Advertising Week Europe - The Big Six Ideas

Tom Pepper

Tom Pepper, Head of LinkedIn Marketing Solutions UK discusses the key themes and ideas that came out of Advertising Week Europe 2018. 

How was it for you? Advertising Week Europe, as always, felt like a whirlwind of ideas. Some of those ideas were thrown around onstage, others came out in the intense discussions that took place in between sessions. A lot of them could be found bouncing around the LinkedIn Oasis that we set up on the second floor of PictureHouse Central, which incorporated a pop-up studio for recording episodes of our Sophisticated Marketer's Podcast. Who knew that free cocktails and ice cream would be so effective at drawing a crowd of marketing's finest? 

Having had a weekend to let all of that thinking settle, I wanted to pull together a quick round-up of the ideas that stood out most for me. They're big. They're important. And they each have significant implications for marketers over the rest of 2018 and beyond.

Here's my take on the six most important themes from Advertising Week Europe:

Diversity - could a more holistic approach accelerate change?

I'd like to think that last week represented a tipping point for marketing and advertising when it comes to diversity. Or course, I could be wrong. Diversity has been featured prominently on the agenda of events like this before and, as MediaCom's Chief Transformation Officer Sue Unerman pointed out on the Sophisticated Marketer's podcast, we're still woefully off the pace when it comes to actually making it happen. However, there were some grounds for optimism. When Sir Martin Sorrell and Nina dos Santos of CNN held their flagship discussion on trends in advertising, the industry's lagging performance on diversity and its implications for commercial success were right at the top of the agenda. It was an interview that showed how diversity increasingly leads any business conversation - not just those specifically about diversity. This isn't an issue that can be sidelined to specialist sessions any more.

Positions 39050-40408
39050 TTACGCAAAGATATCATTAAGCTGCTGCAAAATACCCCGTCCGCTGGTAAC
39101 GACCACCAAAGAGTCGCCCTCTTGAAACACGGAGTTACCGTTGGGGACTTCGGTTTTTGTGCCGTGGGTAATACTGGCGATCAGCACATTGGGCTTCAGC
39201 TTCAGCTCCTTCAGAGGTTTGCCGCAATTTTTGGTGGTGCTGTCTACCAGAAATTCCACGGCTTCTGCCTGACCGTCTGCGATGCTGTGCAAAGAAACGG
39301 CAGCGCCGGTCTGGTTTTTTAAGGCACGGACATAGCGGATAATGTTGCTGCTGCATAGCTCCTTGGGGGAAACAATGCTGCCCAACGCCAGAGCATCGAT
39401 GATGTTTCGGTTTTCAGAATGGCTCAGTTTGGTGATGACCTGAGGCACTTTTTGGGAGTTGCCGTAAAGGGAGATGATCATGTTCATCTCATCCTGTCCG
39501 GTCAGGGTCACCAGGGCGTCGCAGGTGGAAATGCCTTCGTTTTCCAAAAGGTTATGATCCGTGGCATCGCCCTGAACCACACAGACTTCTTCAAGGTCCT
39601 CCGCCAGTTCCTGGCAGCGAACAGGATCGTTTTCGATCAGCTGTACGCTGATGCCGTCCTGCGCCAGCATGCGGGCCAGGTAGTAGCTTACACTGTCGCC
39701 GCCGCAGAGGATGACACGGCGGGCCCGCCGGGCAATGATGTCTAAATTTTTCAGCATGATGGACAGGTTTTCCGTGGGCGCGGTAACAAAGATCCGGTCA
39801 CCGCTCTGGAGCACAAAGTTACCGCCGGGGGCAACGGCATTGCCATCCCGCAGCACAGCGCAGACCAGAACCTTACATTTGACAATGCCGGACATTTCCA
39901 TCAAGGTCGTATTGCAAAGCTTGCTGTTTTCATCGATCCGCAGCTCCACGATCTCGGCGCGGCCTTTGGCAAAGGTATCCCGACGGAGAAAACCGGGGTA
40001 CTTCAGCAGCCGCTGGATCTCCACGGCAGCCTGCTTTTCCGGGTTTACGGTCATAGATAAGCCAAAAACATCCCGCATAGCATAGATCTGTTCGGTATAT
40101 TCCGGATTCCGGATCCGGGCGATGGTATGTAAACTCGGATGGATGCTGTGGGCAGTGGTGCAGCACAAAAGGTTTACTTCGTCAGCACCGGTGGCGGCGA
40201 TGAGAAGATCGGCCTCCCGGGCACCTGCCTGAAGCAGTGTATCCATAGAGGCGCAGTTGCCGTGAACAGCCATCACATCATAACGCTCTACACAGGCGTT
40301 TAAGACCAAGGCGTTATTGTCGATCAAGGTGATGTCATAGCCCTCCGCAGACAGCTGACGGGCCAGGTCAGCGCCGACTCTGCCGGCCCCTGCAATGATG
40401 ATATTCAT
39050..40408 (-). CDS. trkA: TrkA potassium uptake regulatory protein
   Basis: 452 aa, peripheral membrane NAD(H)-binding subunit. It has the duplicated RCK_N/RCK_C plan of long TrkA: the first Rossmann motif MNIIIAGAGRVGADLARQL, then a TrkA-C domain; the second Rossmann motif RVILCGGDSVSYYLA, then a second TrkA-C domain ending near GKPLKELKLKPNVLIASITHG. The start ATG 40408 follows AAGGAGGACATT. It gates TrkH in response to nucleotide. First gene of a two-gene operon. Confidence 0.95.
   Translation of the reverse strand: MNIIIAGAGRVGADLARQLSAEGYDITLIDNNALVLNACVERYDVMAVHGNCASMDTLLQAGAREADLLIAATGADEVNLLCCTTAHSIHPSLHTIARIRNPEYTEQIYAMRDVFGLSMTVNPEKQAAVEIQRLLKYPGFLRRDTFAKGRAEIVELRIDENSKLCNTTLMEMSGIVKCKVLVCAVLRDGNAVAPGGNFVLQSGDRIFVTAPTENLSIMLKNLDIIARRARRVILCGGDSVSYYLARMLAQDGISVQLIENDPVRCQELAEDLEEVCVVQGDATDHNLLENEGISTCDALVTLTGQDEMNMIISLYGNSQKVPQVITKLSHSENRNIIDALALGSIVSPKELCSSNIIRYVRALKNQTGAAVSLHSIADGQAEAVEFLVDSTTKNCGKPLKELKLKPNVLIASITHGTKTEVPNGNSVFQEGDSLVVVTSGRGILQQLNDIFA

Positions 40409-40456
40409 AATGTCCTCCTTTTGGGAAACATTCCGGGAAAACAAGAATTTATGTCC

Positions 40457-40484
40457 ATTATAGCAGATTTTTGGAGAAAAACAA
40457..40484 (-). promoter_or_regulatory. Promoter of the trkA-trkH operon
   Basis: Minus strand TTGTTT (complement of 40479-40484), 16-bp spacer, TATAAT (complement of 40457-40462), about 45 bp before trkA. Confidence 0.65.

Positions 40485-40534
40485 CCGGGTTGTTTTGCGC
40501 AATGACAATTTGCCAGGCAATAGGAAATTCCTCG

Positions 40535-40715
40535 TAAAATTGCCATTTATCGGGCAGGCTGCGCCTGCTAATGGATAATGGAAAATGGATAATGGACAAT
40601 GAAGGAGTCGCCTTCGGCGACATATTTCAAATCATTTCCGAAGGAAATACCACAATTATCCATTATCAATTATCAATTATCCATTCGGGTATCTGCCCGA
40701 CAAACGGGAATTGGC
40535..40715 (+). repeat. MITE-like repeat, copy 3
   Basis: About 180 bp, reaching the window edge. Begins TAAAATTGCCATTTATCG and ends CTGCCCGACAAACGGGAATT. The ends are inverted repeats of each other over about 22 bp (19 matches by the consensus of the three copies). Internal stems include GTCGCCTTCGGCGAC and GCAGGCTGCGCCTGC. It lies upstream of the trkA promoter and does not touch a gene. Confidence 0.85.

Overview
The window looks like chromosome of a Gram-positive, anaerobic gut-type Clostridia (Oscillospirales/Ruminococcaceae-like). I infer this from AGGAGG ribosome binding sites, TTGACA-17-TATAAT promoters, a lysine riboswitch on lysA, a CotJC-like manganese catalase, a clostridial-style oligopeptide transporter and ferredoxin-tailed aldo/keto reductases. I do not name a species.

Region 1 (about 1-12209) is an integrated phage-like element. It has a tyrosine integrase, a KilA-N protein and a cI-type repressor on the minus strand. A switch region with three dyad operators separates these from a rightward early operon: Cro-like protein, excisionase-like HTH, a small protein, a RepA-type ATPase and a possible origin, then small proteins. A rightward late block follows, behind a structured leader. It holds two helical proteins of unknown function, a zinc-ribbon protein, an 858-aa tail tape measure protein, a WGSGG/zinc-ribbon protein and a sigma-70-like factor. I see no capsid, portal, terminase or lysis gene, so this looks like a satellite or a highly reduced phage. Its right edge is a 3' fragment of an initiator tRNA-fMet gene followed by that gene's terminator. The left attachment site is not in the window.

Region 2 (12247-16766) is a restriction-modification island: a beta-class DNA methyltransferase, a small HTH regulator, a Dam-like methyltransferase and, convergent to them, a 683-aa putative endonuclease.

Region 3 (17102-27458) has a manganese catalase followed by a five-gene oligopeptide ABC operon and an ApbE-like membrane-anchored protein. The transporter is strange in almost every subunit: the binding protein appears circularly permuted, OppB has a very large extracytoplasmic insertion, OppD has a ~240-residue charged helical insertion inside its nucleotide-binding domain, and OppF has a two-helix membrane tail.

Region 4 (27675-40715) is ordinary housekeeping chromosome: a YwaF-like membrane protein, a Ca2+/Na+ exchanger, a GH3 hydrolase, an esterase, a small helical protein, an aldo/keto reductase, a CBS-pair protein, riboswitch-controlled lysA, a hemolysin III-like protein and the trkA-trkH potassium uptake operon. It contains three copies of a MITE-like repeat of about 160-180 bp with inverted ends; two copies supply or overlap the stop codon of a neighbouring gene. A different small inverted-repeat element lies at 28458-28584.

I also heard more speakers talking about the importance of building a genuine culture of inclusion rather than just hitting representation targets when it comes to recruitment. This was a key theme for June Sarpong's conversation with Oath digital prophet David Shing, and also of a very well-attended session on Neurodiversity. June Sarpong talked about the need for a more holistic approach, rooting out all forms of unconscious bias and aiming to make progress on all diversity issues simultaneously. That's a philosophy we've been applying during our own unconscious bias sessions at LinkedIn.

Mobile - it's time to think properly about context

Reaching audiences online increasingly means reaching them on mobile. However, not all mobile environments are equal when it comes to how willing people are to engage with brands. In a discussion on brand context, Jon Wilkins of Karmarama referenced research that showed how ads that proved popular on TV, magazine pages or posters were viewed far less positively by audiences when they were mocked up to appear on their phones. Why? Because for many people, phones are an intimate environment where advertising immediately feels more intrusive.

As marketers, we have to respect the mobile environment, not just reach people in it because they happen to be there. That means ensuring content and advertising appears when and where it's welcome, and paying close attention to the value exchange. The LinkedIn feed is one of those environments where people expect to encounter messages from brands, whether they're engaging on a phone or on a desktop. But they also expect those messages to add genuine value.

Trust - there's no room for complacency

Trust was a huge issue at Advertising Week Europe - whether it was the ongoing issues around brand safety or the need for platforms to demonstrate trustworthiness in how they use people's data. We were treated to a lot of sessions exploring brands' responsibilities under GDPR and the approaching ePrivacy regulation.